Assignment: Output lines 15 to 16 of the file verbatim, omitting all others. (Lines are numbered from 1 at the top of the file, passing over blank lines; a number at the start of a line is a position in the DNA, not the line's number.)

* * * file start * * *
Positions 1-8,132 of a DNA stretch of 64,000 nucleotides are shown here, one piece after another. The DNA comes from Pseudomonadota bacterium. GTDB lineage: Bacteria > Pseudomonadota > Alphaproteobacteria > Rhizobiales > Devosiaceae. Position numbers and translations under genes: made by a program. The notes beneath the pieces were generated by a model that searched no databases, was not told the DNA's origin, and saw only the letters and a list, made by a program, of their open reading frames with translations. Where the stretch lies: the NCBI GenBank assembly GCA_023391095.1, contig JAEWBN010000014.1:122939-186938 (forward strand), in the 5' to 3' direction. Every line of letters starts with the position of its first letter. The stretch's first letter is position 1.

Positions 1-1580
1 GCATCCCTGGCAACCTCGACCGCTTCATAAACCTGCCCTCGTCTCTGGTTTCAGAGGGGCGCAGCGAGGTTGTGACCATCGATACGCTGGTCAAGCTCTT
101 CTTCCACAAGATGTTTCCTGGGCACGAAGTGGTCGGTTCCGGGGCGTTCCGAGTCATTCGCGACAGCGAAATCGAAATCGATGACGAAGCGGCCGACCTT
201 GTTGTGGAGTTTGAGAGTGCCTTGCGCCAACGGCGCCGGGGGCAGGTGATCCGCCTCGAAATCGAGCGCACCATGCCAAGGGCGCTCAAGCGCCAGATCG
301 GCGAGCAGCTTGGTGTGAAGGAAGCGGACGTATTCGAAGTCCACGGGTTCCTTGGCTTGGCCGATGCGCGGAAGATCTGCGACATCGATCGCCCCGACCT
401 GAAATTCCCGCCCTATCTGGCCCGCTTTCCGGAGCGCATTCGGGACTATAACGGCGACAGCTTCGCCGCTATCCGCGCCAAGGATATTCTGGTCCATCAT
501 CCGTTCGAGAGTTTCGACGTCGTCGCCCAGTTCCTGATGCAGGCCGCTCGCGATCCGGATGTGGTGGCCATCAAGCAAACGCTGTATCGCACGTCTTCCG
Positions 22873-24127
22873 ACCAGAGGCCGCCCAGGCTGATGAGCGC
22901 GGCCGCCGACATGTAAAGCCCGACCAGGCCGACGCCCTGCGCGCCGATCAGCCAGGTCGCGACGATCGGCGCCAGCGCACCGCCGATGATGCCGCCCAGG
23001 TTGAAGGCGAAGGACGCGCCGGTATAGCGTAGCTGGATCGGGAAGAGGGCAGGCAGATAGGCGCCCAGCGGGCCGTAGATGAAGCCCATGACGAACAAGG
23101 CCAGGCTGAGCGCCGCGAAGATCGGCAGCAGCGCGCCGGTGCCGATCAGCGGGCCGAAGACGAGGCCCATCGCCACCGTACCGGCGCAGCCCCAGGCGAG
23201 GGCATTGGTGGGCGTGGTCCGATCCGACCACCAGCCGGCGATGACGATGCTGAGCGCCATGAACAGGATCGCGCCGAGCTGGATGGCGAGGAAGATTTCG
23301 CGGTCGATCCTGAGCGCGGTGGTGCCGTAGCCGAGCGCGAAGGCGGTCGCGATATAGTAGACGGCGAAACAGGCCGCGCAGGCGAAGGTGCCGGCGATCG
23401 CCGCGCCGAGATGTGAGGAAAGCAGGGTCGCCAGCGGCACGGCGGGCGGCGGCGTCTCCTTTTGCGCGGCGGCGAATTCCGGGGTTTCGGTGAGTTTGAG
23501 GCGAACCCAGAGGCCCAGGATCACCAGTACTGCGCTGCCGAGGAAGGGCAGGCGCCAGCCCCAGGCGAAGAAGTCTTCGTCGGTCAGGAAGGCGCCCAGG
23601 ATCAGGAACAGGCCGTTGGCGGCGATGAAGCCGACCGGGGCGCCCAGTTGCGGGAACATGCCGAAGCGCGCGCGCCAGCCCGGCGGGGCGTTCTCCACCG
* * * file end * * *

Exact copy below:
23301 CGGTCGATCCTGAGCGCGGTGGTGCCGTAGCCGAGCGCGAAGGCGGTCGCGATATAGTAGACGGCGAAACAGGCCGCGCAGGCGAAGGTGCCGGCGATCG
23401 CCGCGCCGAGATGTGAGGAAAGCAGGGTCGCCAGCGGCACGGCGGGCGGCGGCGTCTCCTTTTGCGCGGCGGCGAATTCCGGGGTTTCGGTGAGTTTGAG